breakfast: an american tradition.

i love breakfast, and i’m not ashamed to say it.  i can honestly and with 100% confidence say that, especially in the states, it is one of the most under-appreciated (if not completely ignored) meals in the course of a single day.  i make sure to wake up nice and early almost every day (including the weekends, i know i’m crazy) to make myself a good old-fashioned 1950’s style breakfast.

and as an avid breakfast fan, i’m here to tell you that while breakfast might not scientifically be proven as the most important meal of the day, it can easily become the meal that sets the pace for an entire 24 hours.  suffice to say, cereal won’t cut it.  if you start your day with cereal and some milk everyday, you are going to be sluggish and starving by lunch time.  it just isn’t good for you.

personally, i make sure to eat hearty.  eggs are a staple, and i always make an effort to include some fresh veggies and little bit of starch, too.  in all honesty, the only food group that i regularly completely ignore is fruit.  i’m not too big on sweet stuff, and high concentrations of sugar tend to make you crash later in the day.

today i was in rare form.  i woke up nice and early, made a big pot of coffee, and got to work.  my farmer friends have thrown produce at me left and right this month, so i resolved to use as much of the fresh goodies as i good today.  the result was absolutely delicious, super manly, and chock full of nutrients.

sometimes you just have to wake up in the morning, look in the mirror, and remind yourself that you are from ‘merica.  and today was one of those days.

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raging lamb curry: not for the weak of heart (or stomach)

a lot of people like to generalize about japanese cuisine when it comes to heat.  most people assert that “japanese people can’t handle spicy foods,” and for the most part, i would agree with them.  but i am also of the firm opinion that we (those of us who hail from countries like the usa and canada) have a completely different concept of what “spicy” means.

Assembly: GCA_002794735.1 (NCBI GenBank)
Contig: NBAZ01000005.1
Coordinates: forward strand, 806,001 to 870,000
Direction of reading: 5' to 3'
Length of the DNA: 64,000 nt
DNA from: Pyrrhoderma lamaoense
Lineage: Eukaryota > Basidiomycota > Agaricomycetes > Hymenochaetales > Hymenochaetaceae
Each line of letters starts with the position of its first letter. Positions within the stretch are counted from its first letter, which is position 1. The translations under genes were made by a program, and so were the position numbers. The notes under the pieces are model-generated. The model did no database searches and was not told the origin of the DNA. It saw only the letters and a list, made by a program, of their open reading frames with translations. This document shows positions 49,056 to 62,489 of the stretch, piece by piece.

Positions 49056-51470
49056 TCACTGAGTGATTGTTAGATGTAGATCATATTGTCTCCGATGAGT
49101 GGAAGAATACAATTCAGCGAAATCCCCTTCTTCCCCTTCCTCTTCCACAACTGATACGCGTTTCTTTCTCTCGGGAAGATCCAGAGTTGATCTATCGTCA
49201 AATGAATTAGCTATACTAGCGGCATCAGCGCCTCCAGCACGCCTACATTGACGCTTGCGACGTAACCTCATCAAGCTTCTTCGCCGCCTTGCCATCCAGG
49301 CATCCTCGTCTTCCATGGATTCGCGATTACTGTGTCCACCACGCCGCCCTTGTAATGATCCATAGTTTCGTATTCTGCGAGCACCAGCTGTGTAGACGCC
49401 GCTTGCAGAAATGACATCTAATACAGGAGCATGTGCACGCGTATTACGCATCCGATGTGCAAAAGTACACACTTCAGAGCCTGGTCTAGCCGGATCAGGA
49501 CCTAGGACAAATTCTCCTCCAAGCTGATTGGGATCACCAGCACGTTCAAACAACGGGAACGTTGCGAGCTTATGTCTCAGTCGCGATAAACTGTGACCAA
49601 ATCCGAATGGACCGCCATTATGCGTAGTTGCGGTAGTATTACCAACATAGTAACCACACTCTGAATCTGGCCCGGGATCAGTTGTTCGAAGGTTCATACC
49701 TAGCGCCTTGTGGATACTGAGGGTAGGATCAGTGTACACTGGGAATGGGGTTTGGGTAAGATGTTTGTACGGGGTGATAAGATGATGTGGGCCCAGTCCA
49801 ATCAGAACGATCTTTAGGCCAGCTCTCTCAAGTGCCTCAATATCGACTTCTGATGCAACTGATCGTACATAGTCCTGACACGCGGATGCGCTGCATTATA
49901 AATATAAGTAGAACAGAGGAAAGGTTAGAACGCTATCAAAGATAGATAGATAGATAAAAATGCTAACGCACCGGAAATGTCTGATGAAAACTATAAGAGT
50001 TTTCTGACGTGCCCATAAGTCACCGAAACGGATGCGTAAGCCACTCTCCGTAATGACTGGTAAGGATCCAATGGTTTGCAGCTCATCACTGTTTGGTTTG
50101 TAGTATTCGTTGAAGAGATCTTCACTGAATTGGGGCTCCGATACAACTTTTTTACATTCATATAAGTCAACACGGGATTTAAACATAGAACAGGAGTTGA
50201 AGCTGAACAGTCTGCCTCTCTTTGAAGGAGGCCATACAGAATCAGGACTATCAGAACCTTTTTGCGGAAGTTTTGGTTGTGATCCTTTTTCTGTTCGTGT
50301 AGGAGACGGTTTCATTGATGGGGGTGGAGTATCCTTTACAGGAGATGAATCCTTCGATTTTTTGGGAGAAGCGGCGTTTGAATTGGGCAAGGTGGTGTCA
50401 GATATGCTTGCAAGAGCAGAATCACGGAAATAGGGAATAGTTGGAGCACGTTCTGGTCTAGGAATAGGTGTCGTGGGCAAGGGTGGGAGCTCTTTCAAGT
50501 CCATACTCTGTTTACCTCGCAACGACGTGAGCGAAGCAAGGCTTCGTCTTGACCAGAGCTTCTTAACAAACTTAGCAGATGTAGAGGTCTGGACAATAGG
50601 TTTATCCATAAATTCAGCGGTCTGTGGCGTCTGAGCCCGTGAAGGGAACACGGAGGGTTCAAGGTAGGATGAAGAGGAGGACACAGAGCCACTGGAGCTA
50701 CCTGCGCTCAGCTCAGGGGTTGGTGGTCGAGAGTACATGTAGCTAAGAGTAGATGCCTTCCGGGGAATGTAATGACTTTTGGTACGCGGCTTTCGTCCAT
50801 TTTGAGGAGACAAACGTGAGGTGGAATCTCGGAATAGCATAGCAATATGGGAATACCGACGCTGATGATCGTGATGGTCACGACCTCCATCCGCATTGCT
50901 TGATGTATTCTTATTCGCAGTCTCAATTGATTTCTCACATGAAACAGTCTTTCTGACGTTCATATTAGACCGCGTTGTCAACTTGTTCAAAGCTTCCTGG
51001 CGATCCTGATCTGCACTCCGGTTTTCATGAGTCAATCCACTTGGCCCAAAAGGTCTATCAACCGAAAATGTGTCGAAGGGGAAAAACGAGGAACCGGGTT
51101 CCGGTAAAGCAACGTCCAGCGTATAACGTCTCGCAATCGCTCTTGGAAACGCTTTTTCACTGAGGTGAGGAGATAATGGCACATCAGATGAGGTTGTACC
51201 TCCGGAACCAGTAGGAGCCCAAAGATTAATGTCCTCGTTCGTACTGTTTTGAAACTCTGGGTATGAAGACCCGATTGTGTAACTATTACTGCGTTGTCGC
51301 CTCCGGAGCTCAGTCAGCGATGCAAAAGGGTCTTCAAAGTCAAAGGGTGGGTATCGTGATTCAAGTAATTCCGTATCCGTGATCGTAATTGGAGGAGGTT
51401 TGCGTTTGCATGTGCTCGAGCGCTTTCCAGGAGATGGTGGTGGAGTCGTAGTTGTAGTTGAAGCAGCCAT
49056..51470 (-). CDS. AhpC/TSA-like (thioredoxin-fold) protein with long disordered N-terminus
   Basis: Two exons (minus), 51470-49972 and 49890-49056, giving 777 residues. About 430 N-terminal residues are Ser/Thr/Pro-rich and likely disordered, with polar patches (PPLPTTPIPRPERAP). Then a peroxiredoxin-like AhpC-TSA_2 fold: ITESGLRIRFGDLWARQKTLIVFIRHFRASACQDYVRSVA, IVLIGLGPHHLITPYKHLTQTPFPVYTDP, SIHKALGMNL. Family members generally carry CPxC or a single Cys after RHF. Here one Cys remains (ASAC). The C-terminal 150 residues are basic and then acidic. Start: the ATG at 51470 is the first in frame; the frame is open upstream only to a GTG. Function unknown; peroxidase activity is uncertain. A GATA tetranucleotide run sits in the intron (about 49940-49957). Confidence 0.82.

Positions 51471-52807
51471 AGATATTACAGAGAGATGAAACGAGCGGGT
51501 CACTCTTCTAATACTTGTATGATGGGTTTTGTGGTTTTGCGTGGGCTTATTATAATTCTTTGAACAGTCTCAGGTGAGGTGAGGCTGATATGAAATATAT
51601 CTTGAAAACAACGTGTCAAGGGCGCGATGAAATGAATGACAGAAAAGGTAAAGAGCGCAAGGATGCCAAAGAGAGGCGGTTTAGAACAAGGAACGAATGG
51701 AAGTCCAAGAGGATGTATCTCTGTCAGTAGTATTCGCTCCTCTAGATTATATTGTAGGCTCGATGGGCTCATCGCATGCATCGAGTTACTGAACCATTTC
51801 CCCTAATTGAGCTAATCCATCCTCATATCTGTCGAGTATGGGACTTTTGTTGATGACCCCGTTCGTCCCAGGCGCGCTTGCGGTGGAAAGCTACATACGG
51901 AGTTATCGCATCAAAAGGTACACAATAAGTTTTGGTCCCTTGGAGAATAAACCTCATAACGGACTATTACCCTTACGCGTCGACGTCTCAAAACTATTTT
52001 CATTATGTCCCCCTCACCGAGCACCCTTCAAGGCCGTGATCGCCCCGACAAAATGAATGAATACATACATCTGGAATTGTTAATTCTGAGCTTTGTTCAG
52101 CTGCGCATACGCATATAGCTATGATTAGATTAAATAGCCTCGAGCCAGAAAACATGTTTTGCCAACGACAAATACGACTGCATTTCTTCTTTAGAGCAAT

we are friendly neighbors with central and south america, which means that for a lot of americans, our first introduction to spiciness is through foods like pickled jalapenos and hot sauce.  because both contain spicy chili oils, they leave a lasting capsaisin-based burning sensation in your mouth.  japan, on the other hand, regularly consumes foods like wasabi and ginger, which have a very fresh, short-lived, and intense heat akin to horseradish that builds up in the sinuses.  both chilis and wasabi are spicy, just in different ways.  sure, most japanese people would cry if they ate a raw jalapeno, but i think most americans would cry if they took a bite out a wasabi radish, too.  if you ask me, it depends on what you are used to.

still, capsaisin-based spicy foods can be a little hard to find in japan.  most options for true raging heat come from korea, japan’s neighbor across the sea.  gochujang and doubanjiang are great options to kick up the heat a little bit when cooking, and i regularly implement them when making salad dressings.  but because they are imported foods, they can tend to drive up the price of your dish a little more than you want sometimes.

my staple when i comes to spice is good old fashioned piri piri (a.k.a. capsicum frutescens, african bird’s eye peppers).  during the summer months, these little guys can occasionally be found fresh in huge plastic wrapped bouquets for a pittance in most japanese grocery stores.  in the non-summer months, they can also be purchased in small packages pre-dried and just as potent.

and it is these piri piris to which today’s lamb curry owes its rage.  if you have a pace-maker or chronic acid-reflux disease, you may want to navigate away from this page right now.  just reading the recipe could be dangerous to your health. Continue reading